Turkish handwoven rugs are works of art which continue a tradition that developed over thousands of years. Women were the primary weavers, and archeological evidence has shown that weavers were apart of Turkish society as far back as 7000 BC. Initially rugs were woven out of wool. Around 550 BC, silkworms were brought into current-day Turkey by two Byzantine priests. After that time, many rugs were made of silk.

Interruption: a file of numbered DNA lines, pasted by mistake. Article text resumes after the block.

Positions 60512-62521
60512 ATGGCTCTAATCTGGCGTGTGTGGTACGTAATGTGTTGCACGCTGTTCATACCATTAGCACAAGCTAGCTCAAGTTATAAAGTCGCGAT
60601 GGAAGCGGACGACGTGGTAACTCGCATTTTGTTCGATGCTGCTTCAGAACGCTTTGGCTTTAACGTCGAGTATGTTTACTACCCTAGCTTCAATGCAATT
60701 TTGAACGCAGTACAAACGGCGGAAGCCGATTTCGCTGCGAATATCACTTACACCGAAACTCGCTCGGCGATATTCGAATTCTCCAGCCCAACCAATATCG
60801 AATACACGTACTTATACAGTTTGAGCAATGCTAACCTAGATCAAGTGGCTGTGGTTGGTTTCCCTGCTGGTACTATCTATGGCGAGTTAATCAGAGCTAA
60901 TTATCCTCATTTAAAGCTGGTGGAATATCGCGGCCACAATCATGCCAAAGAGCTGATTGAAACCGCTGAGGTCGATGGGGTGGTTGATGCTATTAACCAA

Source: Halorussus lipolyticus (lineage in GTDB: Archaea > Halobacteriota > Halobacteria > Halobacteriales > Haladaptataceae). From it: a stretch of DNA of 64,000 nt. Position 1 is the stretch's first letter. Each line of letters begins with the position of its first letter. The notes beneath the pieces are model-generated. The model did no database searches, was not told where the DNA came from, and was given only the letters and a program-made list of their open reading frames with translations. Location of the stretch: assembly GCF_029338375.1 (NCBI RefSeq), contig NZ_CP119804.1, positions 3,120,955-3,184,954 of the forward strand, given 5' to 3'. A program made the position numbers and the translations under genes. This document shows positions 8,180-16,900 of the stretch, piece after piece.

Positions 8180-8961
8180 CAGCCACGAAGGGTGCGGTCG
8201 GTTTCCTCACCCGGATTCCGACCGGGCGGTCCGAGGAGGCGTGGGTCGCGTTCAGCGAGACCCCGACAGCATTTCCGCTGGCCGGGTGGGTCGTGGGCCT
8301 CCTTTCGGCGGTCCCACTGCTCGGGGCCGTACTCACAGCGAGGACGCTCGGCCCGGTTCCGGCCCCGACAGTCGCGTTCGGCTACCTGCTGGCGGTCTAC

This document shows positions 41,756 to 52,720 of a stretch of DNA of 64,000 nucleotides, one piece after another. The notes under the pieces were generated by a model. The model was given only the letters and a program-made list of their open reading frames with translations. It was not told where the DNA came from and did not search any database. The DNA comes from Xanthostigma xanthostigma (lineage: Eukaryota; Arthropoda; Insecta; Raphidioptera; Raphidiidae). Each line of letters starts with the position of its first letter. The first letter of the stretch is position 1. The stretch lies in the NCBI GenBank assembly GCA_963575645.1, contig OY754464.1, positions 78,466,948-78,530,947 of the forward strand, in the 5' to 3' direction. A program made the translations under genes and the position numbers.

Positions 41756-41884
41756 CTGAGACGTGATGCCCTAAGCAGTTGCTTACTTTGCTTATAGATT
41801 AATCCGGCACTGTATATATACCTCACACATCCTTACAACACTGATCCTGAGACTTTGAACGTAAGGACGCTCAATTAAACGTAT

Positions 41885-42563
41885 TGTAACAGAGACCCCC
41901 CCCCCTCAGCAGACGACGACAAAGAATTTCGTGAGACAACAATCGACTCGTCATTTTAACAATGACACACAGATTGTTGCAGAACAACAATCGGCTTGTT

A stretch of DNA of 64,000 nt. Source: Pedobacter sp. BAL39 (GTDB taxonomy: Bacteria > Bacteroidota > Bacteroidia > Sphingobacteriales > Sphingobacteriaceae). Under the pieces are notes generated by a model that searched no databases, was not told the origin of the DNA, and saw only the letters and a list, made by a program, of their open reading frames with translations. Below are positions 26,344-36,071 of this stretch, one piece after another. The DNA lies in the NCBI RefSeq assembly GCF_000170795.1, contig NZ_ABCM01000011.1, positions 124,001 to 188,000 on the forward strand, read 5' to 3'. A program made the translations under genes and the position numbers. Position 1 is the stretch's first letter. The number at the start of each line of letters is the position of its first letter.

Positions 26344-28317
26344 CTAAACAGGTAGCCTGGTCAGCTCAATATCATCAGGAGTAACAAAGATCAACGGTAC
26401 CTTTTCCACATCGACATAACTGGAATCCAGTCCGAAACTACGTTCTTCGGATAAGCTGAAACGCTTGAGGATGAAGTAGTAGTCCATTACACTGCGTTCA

Rugs were used by nomads and city dwellers as blankets, wall coverings, doorway hangings and floor rugs. The most important function of a Turkish rug is as a prayer rug on which Muslims kneel and pray daily. Each rug is a work of art that expresses something personal about the weaver. Usually, each rug has a border all the way around it. The middle is traditionally made up of a pattern of geometric shapes. Each geometric pattern is a symbol and each color that is woven into the rug has significance.

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